Press Release
September 23, 2010


MANILA, PHILIPPINES - Participants of the upcoming Organization of Parliamentarians against Corruption (GOPAC) conference are expected to affirm their commitment to the global fight against corruption through a series of meetings that will equip lawmakers with tools to implement the United Nations Convention Against Corruption (UNCAC), which the Philippines ratified in 2006. The GOPAC conference will start on September 30 and end on October 1, 2010, at the Sofitel Philippine Plaza.

According to Senator Edgardo Angara, founding President of the South East Asian Parliamentarians Against Corruption (SEAPAC), a non-profit organization established by the region's only Asian representative to GOPAC, "the two-day conference will help strengthen the region's fight against corruption."

"This event will be the perfect venue for the participants to assess whether the last GOPAC conference, held in Kuwait, made an impact on the region's fight against corruption," Angara added. According to Angara, participation of the Philippines, which ratified the UNCAC in 2006, in the SEAPAC meeting will allow the world to see that the country, under a new administration, is committed in the fight against corruption. "The fight against corruption is not an easy task and cannot be solved by one person alone. Corruption has a long reach, and the fight against it is a continuous struggle," Angara said. "We are committed to uphold the president's mandate to eradicate corruption in the country," Angara added.

Ratification of the UNCAC by all of GOPAC's member countries being one of the target achievements of the conference, participants are expected to discuss their country's parliamentary involvement in the domestication and implementation of the UNCAC.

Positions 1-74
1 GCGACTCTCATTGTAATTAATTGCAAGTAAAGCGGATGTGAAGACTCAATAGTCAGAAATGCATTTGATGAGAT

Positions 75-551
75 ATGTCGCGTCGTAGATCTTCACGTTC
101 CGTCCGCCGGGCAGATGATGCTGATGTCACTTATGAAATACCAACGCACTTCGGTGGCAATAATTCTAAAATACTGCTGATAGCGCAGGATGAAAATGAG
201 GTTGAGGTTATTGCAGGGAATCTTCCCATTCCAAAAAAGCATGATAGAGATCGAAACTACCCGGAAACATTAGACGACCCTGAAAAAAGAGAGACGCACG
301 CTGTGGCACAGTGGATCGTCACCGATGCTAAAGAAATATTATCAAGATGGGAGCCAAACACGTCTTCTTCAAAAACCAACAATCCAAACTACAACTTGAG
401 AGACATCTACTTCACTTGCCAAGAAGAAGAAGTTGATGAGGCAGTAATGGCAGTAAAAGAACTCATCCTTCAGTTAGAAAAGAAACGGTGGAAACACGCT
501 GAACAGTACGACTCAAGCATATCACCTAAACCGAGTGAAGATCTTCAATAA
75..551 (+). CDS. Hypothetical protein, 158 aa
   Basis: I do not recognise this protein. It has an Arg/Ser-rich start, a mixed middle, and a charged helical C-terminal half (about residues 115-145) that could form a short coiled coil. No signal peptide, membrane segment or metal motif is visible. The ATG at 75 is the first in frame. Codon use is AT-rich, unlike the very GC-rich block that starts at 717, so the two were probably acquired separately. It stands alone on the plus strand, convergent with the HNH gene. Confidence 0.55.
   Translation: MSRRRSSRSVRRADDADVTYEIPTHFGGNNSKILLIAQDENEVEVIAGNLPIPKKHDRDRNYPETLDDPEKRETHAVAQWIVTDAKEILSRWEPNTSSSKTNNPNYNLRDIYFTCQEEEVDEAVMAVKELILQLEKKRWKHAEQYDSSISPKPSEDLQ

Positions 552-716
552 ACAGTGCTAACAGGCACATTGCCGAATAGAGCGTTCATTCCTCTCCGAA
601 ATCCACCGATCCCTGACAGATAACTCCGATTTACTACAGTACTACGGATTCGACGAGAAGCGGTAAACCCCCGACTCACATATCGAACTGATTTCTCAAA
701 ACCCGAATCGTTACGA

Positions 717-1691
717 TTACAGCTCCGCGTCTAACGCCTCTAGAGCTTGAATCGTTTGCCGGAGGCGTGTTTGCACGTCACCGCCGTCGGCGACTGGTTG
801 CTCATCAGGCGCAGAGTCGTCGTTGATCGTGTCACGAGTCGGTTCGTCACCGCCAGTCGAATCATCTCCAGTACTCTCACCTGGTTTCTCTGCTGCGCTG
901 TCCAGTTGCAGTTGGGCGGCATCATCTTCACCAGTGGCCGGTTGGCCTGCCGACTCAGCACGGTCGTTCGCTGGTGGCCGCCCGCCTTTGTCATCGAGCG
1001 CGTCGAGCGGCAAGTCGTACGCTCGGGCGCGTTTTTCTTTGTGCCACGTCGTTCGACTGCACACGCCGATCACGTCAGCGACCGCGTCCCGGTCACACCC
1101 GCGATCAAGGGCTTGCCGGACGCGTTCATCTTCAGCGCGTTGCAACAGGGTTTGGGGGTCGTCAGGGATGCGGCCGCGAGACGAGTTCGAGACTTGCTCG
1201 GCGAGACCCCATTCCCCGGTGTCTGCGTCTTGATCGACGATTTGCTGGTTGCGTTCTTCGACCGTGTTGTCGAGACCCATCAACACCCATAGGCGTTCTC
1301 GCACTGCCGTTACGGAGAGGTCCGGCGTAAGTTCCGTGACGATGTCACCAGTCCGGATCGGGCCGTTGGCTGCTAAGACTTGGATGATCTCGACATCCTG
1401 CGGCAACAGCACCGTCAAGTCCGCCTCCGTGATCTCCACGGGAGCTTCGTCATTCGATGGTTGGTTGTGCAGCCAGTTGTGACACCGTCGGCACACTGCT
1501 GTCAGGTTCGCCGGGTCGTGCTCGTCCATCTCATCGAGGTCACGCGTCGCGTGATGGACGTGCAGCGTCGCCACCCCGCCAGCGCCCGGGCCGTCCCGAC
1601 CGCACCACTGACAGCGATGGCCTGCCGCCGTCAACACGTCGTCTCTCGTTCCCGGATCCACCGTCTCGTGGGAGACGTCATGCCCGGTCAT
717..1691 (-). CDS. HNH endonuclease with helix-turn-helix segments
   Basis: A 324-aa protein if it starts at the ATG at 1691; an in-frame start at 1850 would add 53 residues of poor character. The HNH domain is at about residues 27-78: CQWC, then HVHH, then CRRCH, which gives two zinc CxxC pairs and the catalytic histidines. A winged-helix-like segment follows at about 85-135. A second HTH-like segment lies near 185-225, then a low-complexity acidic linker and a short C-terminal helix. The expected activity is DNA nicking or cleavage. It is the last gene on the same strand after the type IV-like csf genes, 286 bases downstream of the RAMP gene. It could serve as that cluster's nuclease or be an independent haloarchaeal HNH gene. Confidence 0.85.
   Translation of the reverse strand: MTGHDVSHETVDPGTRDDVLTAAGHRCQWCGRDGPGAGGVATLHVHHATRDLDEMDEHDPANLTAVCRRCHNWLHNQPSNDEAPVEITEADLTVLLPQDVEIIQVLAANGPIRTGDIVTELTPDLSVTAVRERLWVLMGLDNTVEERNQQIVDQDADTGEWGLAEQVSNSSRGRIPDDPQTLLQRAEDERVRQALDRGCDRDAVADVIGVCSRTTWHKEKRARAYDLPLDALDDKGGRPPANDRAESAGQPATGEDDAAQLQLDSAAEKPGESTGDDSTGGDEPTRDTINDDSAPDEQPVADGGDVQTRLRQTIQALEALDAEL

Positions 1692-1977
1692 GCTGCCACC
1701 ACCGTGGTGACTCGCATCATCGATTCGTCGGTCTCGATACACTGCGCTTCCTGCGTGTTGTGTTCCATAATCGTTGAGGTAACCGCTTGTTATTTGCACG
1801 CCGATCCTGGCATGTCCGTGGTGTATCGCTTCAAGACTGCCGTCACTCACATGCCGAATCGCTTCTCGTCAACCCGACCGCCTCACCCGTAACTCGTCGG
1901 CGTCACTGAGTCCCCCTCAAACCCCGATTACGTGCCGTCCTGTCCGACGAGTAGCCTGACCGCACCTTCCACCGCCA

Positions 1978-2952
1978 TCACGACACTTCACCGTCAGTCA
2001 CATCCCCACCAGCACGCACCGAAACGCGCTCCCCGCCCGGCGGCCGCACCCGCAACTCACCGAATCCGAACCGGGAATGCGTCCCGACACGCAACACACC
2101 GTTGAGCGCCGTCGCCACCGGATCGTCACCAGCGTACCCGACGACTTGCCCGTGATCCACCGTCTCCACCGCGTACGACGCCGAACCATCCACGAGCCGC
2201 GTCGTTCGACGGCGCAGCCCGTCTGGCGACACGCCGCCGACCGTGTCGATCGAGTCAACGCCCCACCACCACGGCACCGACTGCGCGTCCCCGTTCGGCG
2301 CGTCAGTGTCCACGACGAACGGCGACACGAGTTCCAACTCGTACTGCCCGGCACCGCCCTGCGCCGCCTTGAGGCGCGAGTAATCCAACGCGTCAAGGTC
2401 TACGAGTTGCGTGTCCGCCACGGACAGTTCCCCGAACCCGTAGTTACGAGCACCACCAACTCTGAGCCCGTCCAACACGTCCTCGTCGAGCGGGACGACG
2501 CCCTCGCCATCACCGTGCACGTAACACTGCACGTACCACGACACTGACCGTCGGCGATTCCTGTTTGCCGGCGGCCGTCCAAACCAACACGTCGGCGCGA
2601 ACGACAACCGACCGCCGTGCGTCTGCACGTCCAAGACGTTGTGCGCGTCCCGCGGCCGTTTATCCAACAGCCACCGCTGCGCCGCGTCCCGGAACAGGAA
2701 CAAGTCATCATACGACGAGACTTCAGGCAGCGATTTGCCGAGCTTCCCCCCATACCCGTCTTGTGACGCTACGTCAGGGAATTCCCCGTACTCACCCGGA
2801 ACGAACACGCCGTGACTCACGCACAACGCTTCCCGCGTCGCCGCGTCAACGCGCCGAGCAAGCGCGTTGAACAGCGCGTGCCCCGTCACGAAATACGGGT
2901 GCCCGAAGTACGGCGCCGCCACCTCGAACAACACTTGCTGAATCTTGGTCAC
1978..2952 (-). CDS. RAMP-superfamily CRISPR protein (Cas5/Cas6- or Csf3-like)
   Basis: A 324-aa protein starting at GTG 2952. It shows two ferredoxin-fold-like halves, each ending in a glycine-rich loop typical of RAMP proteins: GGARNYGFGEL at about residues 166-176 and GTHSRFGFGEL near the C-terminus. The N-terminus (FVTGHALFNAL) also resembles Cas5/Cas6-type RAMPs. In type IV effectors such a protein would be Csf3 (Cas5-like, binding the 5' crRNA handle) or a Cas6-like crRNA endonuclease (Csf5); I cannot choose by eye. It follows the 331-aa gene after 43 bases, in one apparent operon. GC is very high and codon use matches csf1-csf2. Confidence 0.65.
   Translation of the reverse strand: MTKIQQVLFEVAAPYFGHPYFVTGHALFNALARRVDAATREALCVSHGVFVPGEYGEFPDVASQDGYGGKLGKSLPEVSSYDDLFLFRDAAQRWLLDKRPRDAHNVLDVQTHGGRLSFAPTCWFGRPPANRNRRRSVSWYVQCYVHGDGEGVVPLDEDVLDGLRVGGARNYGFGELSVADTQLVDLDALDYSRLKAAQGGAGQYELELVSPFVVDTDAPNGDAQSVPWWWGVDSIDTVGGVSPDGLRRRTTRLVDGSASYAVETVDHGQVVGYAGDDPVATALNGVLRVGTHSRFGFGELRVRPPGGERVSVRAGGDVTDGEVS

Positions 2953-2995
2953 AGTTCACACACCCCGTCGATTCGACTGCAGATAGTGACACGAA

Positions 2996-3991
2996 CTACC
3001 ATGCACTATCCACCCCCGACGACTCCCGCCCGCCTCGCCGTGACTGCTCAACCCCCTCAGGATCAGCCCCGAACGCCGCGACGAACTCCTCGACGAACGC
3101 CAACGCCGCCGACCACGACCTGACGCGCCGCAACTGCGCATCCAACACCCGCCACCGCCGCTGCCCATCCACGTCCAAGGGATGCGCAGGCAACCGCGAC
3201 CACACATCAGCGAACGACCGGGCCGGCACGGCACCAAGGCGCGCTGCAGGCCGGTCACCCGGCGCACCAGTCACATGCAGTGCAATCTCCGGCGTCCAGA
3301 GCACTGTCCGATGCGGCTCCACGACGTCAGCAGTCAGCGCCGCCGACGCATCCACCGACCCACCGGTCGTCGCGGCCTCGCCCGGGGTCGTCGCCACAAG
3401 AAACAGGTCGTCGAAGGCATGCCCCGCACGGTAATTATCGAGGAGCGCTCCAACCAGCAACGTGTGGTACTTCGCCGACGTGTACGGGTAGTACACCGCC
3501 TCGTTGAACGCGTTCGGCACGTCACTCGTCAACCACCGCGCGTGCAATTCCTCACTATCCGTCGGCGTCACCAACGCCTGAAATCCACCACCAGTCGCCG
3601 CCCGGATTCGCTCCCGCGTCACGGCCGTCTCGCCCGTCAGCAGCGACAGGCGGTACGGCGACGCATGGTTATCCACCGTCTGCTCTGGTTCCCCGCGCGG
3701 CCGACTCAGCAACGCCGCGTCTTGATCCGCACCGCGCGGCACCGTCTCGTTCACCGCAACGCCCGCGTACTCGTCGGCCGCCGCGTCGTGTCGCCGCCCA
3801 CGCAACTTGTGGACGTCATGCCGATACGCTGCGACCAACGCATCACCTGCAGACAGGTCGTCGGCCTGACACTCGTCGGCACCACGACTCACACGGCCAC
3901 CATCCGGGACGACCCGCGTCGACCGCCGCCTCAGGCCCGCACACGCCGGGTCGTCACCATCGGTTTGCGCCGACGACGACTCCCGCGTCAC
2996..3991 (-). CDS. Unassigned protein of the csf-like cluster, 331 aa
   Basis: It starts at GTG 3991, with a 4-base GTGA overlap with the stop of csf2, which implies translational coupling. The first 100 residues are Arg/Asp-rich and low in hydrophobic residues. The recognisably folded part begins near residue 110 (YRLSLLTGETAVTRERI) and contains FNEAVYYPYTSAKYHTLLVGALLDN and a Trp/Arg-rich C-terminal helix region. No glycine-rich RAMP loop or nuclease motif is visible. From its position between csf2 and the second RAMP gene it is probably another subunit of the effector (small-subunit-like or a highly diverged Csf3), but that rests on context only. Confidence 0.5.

"We will be discussing whether member parliaments are truly engaged in the planning and implementation of programs combating corruption," Angara said.

"We have to know, is there a monitoring system for each member country's national and anti-corruption strategy, and whether their parliaments involved in the monitoring efforts," Angara added.

According to Angara, government is obligated to report to parliament and the public on compliance and corrective actions being done to implement UNCAC's mandate. "Members of UNCAC are required to take on measures which will support the tracing, freezing, seizure and confiscation of the proceeds of corruption."

"Countries like the Philippines are bound by the Convention to render specific forms of mutual legal assistance in gathering and transferring evidence for use in court, to extradite offenders," Angara explained.

"We are also mandated to constantly review actions taken in fighting corruption and at the same time maintain transparency by reporting the results to the public," Angara added.

Founded in October 2002 as a result of a Global Conference in Ottawa, Canada, GOPAC brought together over 170 parliamentarians and 400 observers dedicated to fighting corruption and improving good governance.

There are currently over 900 members of GOPAC, representing over 90 countries in all the regions of the world. They are current or former democratically elected members of parliament or democratically elected members of parliament who have been denied their right to take office.

The South East Asia Parliamentarians Against Corruption (SEAPAC), born in Manila on March 31st, 2005 is one of the youngest chapters of the Ottawa-based Global Organization of Parliamentarians Against Corruption (GOPAC). As the only Asian representative in GOPAC's Executive Board at the time, Angara took the lead in organizing the Southeast Asian Chapter, and was elected its first President.

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